Consumer confidence and expectations declined in September, according to the Conference Board Consumer Confidence Index. The influential Index, which had improved in August, retreated in September. The Index now stands at 48.5 (1985=100), down from 53.2 in August. The Present Situation Index decreased to 23.1 from 24.9. The Expectations Index declined to 65.4 from 72.0 last month, according to the Conference Board.
“September’s pull-back in confidence was due to less favorable business and labor market conditions, coupled with a more pessimistic short-term outlook. Overall, consumers’ confidence in the state of the economy remains quite grim. And, with so few expecting conditions to improve in the near term, the pace of economic growth is not likely to pick up in the coming months,” said Lynn Franco, director of The Conference Board Consumer Research Center.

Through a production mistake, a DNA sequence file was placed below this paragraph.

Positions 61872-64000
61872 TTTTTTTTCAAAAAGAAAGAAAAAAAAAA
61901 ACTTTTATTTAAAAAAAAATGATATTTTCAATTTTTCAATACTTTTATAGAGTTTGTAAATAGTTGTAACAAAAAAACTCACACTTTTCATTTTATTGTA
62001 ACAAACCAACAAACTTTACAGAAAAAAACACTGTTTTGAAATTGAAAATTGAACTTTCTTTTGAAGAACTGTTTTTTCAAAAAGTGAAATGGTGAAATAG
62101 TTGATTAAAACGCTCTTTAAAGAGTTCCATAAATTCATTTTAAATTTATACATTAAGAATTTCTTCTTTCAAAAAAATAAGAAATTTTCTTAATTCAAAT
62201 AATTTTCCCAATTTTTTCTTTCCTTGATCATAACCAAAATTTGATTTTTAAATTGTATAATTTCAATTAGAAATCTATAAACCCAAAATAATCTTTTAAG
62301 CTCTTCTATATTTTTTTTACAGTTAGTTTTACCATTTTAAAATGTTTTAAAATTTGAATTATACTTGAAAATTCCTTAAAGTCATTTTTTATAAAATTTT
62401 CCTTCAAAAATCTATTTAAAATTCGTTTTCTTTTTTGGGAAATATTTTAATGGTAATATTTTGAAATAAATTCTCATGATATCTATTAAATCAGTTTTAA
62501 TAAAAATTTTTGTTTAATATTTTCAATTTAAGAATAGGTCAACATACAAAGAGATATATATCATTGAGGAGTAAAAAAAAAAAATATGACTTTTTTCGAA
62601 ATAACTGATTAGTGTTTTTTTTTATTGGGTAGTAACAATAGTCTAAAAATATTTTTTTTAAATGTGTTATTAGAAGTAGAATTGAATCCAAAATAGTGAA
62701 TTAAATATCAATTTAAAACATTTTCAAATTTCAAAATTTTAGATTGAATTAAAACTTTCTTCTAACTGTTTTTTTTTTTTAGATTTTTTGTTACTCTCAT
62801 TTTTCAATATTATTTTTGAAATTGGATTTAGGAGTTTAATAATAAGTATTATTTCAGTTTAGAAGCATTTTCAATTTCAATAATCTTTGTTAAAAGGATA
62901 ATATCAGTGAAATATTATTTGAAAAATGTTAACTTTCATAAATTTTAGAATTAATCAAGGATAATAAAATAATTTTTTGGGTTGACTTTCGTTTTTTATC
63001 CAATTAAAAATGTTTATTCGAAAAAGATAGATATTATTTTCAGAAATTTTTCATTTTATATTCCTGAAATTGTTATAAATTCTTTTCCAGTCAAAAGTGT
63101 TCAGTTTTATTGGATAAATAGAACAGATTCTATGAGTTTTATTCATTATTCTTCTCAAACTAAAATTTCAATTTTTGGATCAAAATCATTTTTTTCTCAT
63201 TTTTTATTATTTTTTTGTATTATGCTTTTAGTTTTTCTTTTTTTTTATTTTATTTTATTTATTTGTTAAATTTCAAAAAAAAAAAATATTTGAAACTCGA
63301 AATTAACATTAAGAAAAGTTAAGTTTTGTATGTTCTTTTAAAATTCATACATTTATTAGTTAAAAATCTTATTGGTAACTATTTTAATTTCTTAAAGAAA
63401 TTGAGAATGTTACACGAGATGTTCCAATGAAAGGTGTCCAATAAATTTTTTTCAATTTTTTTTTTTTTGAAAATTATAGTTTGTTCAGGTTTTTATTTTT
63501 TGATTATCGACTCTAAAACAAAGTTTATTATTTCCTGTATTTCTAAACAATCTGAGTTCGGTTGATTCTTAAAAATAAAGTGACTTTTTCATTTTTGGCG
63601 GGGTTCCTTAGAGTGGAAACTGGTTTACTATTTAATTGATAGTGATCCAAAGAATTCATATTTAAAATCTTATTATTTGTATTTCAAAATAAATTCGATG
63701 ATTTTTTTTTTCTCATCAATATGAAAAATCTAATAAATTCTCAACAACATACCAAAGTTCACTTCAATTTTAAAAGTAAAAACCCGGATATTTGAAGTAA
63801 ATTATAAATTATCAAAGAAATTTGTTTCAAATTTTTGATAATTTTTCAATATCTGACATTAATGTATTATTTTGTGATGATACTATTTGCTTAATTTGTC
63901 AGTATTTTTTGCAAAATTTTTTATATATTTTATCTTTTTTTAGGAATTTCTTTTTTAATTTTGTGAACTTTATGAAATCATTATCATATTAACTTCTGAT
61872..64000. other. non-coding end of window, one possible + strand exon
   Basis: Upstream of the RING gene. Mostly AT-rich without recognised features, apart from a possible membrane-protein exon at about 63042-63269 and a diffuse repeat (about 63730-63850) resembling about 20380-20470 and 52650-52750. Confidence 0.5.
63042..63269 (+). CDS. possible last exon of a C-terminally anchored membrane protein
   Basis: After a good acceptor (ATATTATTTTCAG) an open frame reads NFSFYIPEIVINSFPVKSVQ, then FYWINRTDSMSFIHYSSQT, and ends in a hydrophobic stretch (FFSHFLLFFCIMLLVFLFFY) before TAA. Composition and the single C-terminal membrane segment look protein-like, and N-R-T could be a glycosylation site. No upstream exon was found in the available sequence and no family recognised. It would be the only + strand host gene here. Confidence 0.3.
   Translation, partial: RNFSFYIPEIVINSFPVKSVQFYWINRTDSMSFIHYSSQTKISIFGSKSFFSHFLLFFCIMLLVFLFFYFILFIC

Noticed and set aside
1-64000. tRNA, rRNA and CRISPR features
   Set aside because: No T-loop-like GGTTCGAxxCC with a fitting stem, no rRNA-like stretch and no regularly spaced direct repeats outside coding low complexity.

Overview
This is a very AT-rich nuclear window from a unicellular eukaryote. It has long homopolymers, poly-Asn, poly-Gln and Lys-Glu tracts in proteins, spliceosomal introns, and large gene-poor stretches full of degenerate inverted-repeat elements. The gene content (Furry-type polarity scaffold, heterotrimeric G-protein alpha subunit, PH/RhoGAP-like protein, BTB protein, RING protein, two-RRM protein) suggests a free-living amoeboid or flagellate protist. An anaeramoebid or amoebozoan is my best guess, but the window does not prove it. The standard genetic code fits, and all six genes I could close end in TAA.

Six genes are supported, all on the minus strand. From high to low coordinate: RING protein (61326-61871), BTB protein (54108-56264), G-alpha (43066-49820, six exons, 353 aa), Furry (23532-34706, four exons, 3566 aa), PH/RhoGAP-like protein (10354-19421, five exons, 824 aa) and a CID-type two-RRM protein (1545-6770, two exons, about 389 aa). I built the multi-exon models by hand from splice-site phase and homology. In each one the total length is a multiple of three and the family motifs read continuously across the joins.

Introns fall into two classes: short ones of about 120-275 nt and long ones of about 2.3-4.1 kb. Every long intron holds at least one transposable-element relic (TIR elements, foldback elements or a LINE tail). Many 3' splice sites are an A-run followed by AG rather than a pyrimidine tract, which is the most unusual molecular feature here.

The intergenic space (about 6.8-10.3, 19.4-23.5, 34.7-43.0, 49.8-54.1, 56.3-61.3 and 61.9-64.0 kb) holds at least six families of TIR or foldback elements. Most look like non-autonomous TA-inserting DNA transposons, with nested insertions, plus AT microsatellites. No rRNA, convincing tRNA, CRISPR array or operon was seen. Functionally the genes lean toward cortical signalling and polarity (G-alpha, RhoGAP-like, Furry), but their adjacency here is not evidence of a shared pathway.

The Consumer Confidence Survey is based on a representative sample of 5,000 U.S. households. The cutoff date for September’s preliminary results was September 21st.
Consumers’ assessment of current conditions weakened further in September. Those saying business conditions are “bad” increased to 46.1 percent from 42.3 percent, while those claiming business conditions are “good” declined to 8.1 percent from 8.4 percent.
Consumers’ appraisal of the labor market was also less favorable. Those claiming jobs are “hard to get” rose to 46.1 percent from 45.5 percent, while those stating jobs are “plentiful” decreased to 3.8 percent from 4.0 percent.
Consumers’ expectations took a turn for the worse in September. The percentage of consumers expecting business conditions will worsen over the next six months rose to 16.4 percent from 13.4 percent, while those anticipating business conditions will improve declined to 14.9 percent from 16.9 percent.
Consumers are also more pessimistic about future employment prospects. Those expecting more jobs in the months ahead remained essentially unchanged at 14.5 percent in September, compared to 14.7 percent in August. However, those anticipating fewer jobs increased to 22.7 percent from 19.6 percent. The proportion of consumers expecting an increase in their incomes declined slightly to 10.2 percent from 10.6 percent.